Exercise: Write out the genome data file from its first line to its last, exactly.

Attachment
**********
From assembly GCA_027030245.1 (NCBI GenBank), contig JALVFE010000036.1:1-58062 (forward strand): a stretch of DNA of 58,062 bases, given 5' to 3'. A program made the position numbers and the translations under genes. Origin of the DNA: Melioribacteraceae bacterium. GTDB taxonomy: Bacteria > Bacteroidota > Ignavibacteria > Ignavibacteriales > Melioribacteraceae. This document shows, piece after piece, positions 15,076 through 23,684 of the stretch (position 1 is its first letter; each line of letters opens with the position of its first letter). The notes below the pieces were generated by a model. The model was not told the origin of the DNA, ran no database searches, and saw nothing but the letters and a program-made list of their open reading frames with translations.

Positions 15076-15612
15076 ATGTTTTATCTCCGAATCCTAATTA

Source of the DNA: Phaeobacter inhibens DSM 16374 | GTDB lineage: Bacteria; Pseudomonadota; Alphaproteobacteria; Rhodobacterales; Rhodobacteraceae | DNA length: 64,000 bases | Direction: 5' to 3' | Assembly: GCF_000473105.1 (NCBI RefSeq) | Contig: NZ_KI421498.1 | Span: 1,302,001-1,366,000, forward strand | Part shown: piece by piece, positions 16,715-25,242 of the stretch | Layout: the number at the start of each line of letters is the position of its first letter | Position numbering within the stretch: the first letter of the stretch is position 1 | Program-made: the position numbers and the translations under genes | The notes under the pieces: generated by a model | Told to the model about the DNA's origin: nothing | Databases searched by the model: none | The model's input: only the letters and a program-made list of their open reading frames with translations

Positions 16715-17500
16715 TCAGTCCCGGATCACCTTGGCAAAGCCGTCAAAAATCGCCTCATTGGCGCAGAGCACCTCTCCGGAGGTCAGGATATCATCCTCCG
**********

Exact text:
From assembly GCA_027030245.1 (NCBI GenBank), contig JALVFE010000036.1:1-58062 (forward strand): a stretch of DNA of 58,062 bases, given 5' to 3'. A program made the position numbers and the translations under genes. Origin of the DNA: Melioribacteraceae bacterium. GTDB taxonomy: Bacteria > Bacteroidota > Ignavibacteria > Ignavibacteriales > Melioribacteraceae. This document shows, piece after piece, positions 15,076 through 23,684 of the stretch (position 1 is its first letter; each line of letters opens with the position of its first letter). The notes below the pieces were generated by a model. The model was not told the origin of the DNA, ran no database searches, and saw nothing but the letters and a program-made list of their open reading frames with translations.

Positions 15076-15612
15076 ATGTTTTATCTCCGAATCCTAATTA

Source of the DNA: Phaeobacter inhibens DSM 16374 | GTDB lineage: Bacteria; Pseudomonadota; Alphaproteobacteria; Rhodobacterales; Rhodobacteraceae | DNA length: 64,000 bases | Direction: 5' to 3' | Assembly: GCF_000473105.1 (NCBI RefSeq) | Contig: NZ_KI421498.1 | Span: 1,302,001-1,366,000, forward strand | Part shown: piece by piece, positions 16,715-25,242 of the stretch | Layout: the number at the start of each line of letters is the position of its first letter | Position numbering within the stretch: the first letter of the stretch is position 1 | Program-made: the position numbers and the translations under genes | The notes under the pieces: generated by a model | Told to the model about the DNA's origin: nothing | Databases searched by the model: none | The model's input: only the letters and a program-made list of their open reading frames with translations

Positions 16715-17500
16715 TCAGTCCCGGATCACCTTGGCAAAGCCGTCAAAAATCGCCTCATTGGCGCAGAGCACCTCTCCGGAGGTCAGGATATCATCCTCCG